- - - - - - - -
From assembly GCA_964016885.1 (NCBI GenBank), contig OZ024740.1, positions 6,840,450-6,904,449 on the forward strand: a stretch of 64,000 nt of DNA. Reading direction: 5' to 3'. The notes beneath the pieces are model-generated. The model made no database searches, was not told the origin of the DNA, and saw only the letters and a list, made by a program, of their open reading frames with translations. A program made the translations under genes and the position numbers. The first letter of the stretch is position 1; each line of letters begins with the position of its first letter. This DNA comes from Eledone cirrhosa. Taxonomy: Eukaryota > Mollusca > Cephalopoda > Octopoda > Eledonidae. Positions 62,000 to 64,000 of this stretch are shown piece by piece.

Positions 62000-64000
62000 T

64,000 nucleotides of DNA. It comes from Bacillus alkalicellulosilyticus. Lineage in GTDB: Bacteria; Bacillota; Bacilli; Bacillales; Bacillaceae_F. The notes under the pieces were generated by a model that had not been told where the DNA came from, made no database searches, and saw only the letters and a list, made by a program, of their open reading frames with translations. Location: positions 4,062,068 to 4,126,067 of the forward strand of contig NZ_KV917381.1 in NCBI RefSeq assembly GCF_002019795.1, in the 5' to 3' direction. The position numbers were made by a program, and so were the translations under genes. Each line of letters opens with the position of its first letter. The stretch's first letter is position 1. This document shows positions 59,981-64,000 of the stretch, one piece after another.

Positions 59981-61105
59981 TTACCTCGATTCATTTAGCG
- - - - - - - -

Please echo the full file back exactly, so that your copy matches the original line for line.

From assembly GCA_964016885.1 (NCBI GenBank), contig OZ024740.1, positions 6,840,450-6,904,449 on the forward strand: a stretch of 64,000 nt of DNA. Reading direction: 5' to 3'. The notes beneath the pieces are model-generated. The model made no database searches, was not told the origin of the DNA, and saw only the letters and a list, made by a program, of their open reading frames with translations. A program made the translations under genes and the position numbers. The first letter of the stretch is position 1; each line of letters begins with the position of its first letter. This DNA comes from Eledone cirrhosa. Taxonomy: Eukaryota > Mollusca > Cephalopoda > Octopoda > Eledonidae. Positions 62,000 to 64,000 of this stretch are shown piece by piece.

Positions 62000-64000
62000 T

64,000 nucleotides of DNA. It comes from Bacillus alkalicellulosilyticus. Lineage in GTDB: Bacteria; Bacillota; Bacilli; Bacillales; Bacillaceae_F. The notes under the pieces were generated by a model that had not been told where the DNA came from, made no database searches, and saw only the letters and a list, made by a program, of their open reading frames with translations. Location: positions 4,062,068 to 4,126,067 of the forward strand of contig NZ_KV917381.1 in NCBI RefSeq assembly GCF_002019795.1, in the 5' to 3' direction. The position numbers were made by a program, and so were the translations under genes. Each line of letters opens with the position of its first letter. The stretch's first letter is position 1. This document shows positions 59,981-64,000 of the stretch, one piece after another.

Positions 59981-61105
59981 TTACCTCGATTCATTTAGCG